Wolfgang Schäuble is one of the most influential German politicians never to have been chancellor. The challenges that he will face as president of Germany's parliament include the far-right AfD.
Wolfgang Schäuble's election on Tuesday as president of the Bundestag was widely expected after Angela Merkel's Christian Democrats nominated him as their candidate for the post.
Over the intervening weeks, it became clear that politicians of other stripes were also hoping that his 75 years, 44 of them as a member of Germany's parliament, would bring some necessary authority to the role of parliamentary session referee. After all, with a lower house that now includes the far-right Alternative for Germany (AfD), the debates promise to be somewhat more rambunctious. Indeed, both the center-left Social Democratic Party (SPD) and the neo-liberal Free Democratic Party (FDP) have already signaled their support for his nomination.
The move marks the end of the abrasive veteran's eight-year reign at the Finance Ministry and the beginning of surely the last chapter of one of the most impressive and era-defining careers in German politics — one that included party donations scandals, four ministerial posts and an assassination attempt that has left him in a wheelchair since 1990.
'Hero of German politics'
Schäuble made farewell tour stops at the annual summit of the International Monetary Fund (IMF) and the World Bank in Washington, where he did not shy away from warning the host country against sliding into protectionism .
Also in Washington was the man many tip as Schäuble's successor: Werner Hoyer, 65, president of the European Investment Bank, and, more crucially for the coalition talks, a member of the FDP and an early supporter of its young leader Christian Lindner.
At the summit, Hoyer was effusive about the man he might replace (though suitably modest about his own ambitions): "I hope the heads of the new coalition in Berlin find someone who has the courage to follow Mr Schäuble, who has been a hero of German politics in the last 40 years, who will continue to be that in his new position, and who has stamped his seal on Europe's budgetary stability in the past eight years."
But the veteran CDU man, who has been showered with national honors and honorary doctorates throughout his career – everything from the Order of Merit of the Italian Republic in 1986 to the Kissinger Prize in 2017 – is not without a murkier side. In 1997, Schäuble's career trajectory seemed set when Helmut Kohl anointed him as his preferred successor, only for the CDU's party donation scandal to trip him up. In 2000, Schäuble admitted to having accepted a six-figure donation for the CDU from arms dealer and convicted tax-evader Karlheinz Schreiber – something he had previously kept hidden.
Still, as political analyst Josef Janning of the European Council on Foreign Relations points out, the rehabilitated Schäuble's authority in government is beyond doubt. "It will emerge over time what a distinctive influence he had over German politics," he predicted.
The last European standing
For Janning, this reputation comes down to one chief factor: Schäuble's commitment to the European Union as a visionary project, rather than just a convenient economic alliance. "He's the last in the generation of politicians for whom Europe was not just another bargaining place. It was a piece of the raison d'etre of German statehood," he said. "Much more than the chancellor, he was someone who would lie awake at night over Europe. Where Merkel is a pragmatist, Schäuble would say: we have to think in longer terms."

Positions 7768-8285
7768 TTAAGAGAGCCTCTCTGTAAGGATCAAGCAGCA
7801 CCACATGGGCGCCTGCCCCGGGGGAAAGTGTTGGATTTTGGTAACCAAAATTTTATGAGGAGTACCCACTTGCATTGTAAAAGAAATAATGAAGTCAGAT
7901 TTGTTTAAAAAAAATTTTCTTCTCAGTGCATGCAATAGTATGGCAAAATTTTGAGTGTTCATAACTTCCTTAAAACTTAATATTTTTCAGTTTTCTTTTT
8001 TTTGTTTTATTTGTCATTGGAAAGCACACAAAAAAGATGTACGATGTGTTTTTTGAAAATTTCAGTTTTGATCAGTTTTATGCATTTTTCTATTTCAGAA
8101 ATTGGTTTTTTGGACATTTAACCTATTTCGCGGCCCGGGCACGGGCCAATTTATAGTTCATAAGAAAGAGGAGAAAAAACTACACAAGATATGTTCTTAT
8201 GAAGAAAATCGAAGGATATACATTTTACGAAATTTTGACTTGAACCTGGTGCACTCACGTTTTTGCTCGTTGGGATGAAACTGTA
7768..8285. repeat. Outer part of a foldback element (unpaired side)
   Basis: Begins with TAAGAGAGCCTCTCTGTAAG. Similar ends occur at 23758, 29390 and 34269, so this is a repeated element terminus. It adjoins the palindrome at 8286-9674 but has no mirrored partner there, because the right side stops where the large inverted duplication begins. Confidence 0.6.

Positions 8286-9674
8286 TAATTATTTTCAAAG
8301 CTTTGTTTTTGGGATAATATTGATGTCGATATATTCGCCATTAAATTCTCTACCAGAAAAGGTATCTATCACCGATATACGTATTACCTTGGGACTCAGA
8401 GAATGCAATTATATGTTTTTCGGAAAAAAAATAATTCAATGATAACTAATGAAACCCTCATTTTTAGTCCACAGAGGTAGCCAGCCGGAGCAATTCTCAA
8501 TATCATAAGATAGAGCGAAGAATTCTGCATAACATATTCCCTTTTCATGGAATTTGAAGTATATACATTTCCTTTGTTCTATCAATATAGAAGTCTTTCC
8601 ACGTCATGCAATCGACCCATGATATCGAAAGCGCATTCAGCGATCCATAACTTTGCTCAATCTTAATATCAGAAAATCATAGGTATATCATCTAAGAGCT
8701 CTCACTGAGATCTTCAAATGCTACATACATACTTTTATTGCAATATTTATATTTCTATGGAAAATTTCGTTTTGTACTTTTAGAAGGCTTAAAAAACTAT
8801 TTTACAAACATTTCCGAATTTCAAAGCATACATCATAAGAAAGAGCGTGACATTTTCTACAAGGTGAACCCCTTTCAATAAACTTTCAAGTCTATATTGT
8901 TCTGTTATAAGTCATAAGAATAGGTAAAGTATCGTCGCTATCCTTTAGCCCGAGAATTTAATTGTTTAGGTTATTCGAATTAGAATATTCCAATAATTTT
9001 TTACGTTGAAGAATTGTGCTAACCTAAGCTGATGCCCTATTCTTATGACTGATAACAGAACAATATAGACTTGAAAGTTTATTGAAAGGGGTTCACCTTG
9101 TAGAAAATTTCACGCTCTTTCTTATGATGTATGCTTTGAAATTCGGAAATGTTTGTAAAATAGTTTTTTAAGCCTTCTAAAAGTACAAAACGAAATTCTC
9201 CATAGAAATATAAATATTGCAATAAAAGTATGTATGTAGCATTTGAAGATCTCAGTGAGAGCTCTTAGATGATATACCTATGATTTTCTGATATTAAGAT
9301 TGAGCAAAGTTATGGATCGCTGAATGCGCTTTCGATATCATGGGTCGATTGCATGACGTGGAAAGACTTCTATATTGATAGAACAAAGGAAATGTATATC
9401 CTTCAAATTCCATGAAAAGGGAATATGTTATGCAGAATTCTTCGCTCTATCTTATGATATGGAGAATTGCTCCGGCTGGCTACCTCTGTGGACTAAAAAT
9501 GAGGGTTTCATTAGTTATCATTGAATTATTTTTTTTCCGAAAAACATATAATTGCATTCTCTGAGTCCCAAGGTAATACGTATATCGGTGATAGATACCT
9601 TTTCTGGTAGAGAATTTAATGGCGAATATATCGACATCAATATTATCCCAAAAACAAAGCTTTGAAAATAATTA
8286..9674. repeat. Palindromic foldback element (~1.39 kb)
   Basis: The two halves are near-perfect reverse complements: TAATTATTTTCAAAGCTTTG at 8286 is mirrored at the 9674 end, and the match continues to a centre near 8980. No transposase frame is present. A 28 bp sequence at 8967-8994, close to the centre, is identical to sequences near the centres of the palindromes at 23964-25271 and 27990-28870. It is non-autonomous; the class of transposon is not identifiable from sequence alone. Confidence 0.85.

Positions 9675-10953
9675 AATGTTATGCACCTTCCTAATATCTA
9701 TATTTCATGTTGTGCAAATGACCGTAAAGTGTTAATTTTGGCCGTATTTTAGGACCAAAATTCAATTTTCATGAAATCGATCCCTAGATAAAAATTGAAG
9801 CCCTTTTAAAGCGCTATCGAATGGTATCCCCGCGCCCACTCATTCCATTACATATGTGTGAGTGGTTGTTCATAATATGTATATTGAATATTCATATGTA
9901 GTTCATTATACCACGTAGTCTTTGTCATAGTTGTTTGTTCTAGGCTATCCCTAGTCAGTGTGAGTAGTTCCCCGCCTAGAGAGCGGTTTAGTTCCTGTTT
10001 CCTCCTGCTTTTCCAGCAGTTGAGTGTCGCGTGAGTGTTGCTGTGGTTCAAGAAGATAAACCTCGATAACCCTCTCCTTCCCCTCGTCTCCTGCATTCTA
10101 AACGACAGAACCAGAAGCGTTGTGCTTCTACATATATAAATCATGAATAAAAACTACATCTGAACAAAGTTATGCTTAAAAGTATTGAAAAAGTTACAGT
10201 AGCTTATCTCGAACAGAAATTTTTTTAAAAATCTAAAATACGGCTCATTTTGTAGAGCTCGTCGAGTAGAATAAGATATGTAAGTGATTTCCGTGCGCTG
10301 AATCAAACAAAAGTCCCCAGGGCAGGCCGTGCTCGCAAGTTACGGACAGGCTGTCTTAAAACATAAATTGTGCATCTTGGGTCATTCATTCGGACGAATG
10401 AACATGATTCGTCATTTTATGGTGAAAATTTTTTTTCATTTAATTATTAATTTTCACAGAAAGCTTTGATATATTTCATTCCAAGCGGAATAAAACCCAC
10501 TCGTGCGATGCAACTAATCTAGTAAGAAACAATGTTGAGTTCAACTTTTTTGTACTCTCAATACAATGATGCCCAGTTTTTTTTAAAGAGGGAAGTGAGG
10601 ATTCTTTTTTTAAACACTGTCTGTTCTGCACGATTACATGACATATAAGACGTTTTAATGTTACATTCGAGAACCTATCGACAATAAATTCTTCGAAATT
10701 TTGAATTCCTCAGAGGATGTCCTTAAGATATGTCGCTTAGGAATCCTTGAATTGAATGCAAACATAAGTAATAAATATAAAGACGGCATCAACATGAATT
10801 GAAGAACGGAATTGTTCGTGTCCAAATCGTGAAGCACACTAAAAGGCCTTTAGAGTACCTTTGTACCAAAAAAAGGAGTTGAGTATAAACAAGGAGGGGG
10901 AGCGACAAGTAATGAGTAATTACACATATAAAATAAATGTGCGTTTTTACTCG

Wolfgang Schäuble (seen here in 1998) was once tipped to become Helmut Kohl's successor
Many other European leaders, chief among them the former Greek Finance Minister Yanis Varoufakis, took exception to Schäuble's commitment to the EU when it came at the cost of imposing massive austerity on the bloc's weaker economies. The French Economy Minister Arnaud Montebourg described Schäuble in 2014 as a "hawk of inflation" – criticism that eventually cost the Frenchman his job.
Given the job that he is about to take on, another notable hallmark of Schäuble's hardline handling of the Euro crisis was his rejection of the parliament's calls for more say in the Euro bailout measures. "Schäuble is very much an executive person," said Janning. "He does not share the concern about parliament's lack of power."
Schäuble has seen it all
But he will no doubt bring many other qualities to the chamber. For one thing, Schäuble is no stranger to provocative voices in the Bundestag. "He has seen everything," added Janning. "He has seen the Greens arrive in parliament [in the 1980s], and he has seen how they were isolated and stigmatized in the beginning. I think that his responsibility is to show that this democracy has matured to a degree that it can live with fringe positions."
Of course, Schäuble's obsession with balancing the budget, with reducing government spending while refusing to lower taxes, was also felt domestically. "Schäuble was convinced that the CDU's claim that they could be the ones to get the budget situation under control had to be delivered in order to remain credible," said Janning. "And this is something that resonates with many in his own party."
This was achieved in 2014, when he became the first German finance minister since 1969 to deliver a balanced budget, something that, as far as Janning is concerned, was only possible because of the minister's natural authority in the cabinet: "His party succeeded in balancing the budget because it was so difficult to argue against Schäuble. That will become more complicated now – without him, the spending arguments will be longer."